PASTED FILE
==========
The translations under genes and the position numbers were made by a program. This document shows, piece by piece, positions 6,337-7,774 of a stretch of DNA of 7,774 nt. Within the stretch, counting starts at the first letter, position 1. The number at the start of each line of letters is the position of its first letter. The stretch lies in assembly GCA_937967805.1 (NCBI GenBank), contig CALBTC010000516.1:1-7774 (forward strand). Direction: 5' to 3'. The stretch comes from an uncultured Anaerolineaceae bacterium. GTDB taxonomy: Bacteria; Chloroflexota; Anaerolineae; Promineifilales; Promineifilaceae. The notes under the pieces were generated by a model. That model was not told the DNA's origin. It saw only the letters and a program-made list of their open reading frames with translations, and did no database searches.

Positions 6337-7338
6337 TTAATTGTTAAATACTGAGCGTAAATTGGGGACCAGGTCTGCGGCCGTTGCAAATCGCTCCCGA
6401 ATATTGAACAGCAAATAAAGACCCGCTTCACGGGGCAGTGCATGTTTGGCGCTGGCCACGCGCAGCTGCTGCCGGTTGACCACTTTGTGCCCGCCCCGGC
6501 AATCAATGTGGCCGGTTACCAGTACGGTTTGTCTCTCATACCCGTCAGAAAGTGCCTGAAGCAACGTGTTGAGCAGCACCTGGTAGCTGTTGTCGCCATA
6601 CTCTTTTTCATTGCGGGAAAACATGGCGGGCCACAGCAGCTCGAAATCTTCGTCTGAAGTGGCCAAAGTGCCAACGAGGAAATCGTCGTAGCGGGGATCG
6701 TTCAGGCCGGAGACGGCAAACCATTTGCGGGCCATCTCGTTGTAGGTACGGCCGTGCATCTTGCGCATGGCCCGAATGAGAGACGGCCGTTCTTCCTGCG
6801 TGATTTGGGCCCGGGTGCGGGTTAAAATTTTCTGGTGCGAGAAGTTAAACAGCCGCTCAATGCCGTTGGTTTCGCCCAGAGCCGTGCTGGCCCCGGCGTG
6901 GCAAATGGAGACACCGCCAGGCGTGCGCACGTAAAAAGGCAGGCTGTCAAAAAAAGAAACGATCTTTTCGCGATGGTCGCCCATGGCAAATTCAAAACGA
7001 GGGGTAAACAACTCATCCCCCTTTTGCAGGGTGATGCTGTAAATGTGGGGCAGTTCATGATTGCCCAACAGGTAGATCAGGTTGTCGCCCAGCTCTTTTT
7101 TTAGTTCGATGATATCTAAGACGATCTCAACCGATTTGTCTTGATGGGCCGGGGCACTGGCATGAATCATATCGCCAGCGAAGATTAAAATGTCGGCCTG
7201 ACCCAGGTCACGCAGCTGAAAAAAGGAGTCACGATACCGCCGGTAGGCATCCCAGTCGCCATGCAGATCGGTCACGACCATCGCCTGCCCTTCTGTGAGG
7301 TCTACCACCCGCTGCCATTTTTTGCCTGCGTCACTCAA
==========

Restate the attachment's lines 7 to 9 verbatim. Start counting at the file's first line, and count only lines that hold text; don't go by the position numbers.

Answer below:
6701 TTCAGGCCGGAGACGGCAAACCATTTGCGGGCCATCTCGTTGTAGGTACGGCCGTGCATCTTGCGCATGGCCCGAATGAGAGACGGCCGTTCTTCCTGCG
6801 TGATTTGGGCCCGGGTGCGGGTTAAAATTTTCTGGTGCGAGAAGTTAAACAGCCGCTCAATGCCGTTGGTTTCGCCCAGAGCCGTGCTGGCCCCGGCGTG
6901 GCAAATGGAGACACCGCCAGGCGTGCGCACGTAAAAAGGCAGGCTGTCAAAAAAAGAAACGATCTTTTCGCGATGGTCGCCCATGGCAAATTCAAAACGA